"Friendship is born at the moment when one person says to another, 'What! You too? I thought I was the only one'."

Wednesday, October 6, 2010

Love The Way You Love Me

"Love is a verb."
(Dr. Gary Chapman)

This is Hannah.  She is my precious, precocious 3-year-old daughter.  It's amazing to me how different and unique each of my children are; I have to share something today that's been pressing on my heart for a while now.  A couple of years ago our MOPS group had a gal come talk to us about love languages.  The idea, from Gary Chapman's book The Five Love Languages, is that everyone has a 'love language' through which they can best connect, communicate, and receive love from those closest to them.  Here's a quick rundown of the languages:
  • Physical Touch
  • Words of Affirmation
  • Quality Time
  • Gifts
  • Acts of Service 
My little Hannah has been in the 'Physical Touch' category since she was tiny (I mean teeny tiny).  Gently stroking her chubby little legs put her into an almost-trance-like state as an infant.  She loves having her back rubbed and face touched.  She's super perceptive to the 'feel' of things: blankies, books with soft parts on the pages, itchy clothes or clothes with itchy tags, my scratchy legs or Doug's scratchy face if we haven't shaved.  She rubs her face on my leg (assuming it isn't scratchy) when she asks to snuggle on the couch.  When I'm angry with her she gets really close and touches my face with her hands and closes her eyes.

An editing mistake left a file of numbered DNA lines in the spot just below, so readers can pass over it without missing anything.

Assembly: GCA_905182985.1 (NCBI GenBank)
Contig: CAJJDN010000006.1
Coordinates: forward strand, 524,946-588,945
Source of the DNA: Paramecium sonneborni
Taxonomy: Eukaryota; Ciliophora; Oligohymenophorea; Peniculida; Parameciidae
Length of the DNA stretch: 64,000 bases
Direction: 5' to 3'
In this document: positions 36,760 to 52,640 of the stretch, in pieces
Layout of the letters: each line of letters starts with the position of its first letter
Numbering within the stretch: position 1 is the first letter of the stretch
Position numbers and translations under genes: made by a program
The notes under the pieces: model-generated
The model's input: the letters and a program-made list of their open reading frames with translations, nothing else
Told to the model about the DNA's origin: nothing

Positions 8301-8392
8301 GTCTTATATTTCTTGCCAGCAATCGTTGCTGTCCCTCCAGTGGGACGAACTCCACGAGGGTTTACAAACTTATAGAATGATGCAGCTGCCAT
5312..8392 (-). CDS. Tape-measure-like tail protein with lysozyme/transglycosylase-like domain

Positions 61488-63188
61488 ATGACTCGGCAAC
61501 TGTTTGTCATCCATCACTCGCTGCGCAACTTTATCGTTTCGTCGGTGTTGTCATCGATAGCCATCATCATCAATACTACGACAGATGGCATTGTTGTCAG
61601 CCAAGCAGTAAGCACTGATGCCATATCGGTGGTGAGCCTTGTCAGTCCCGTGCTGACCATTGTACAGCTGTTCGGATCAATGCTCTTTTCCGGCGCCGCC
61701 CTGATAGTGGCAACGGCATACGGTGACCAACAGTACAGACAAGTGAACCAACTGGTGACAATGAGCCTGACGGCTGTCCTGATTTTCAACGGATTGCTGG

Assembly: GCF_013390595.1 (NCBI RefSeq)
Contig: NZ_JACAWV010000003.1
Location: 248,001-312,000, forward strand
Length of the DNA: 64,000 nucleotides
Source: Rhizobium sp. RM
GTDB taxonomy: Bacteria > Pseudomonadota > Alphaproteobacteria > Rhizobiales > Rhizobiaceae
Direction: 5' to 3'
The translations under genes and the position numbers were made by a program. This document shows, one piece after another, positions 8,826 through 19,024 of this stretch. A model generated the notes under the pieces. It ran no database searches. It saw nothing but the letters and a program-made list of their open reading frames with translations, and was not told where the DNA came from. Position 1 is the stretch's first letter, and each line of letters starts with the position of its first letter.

Not everyone has such a clear preference.  Lindsay and I remember our MOPS table going back and forth, thinking we might be 'a little bit Quality Time' and 'a little bit Acts of Service,' and hemming and hawing about what our husbands might be (Physical Touch much?).  The point is, if you can identify your family members' love languages, you might be able to connect with them on a more satisfying level.  Chapman says most conflicts in relationships (with your spouse or otherwise) stem from two people speaking completely different love languages.  Another idea that really resonated with me is that by learning our childrens' love languages, we can be better prepared to keep their "love tanks" full.  Here are a few links that might help you figure it all out:

Quiz To Determine Your Own Love Language
(My results were: Quality Time and Acts of Service... Doug would say, "Duh.")
Love Languages
How To Work With The Love Languages Of Children

1 comment:

  1. My husband and I read the 5 Love Languages early on in our marriage and it's a GREAT book. I'm excited to hear about the book for children. I could probably guess what Ella is, but I bet the book will be worth the read.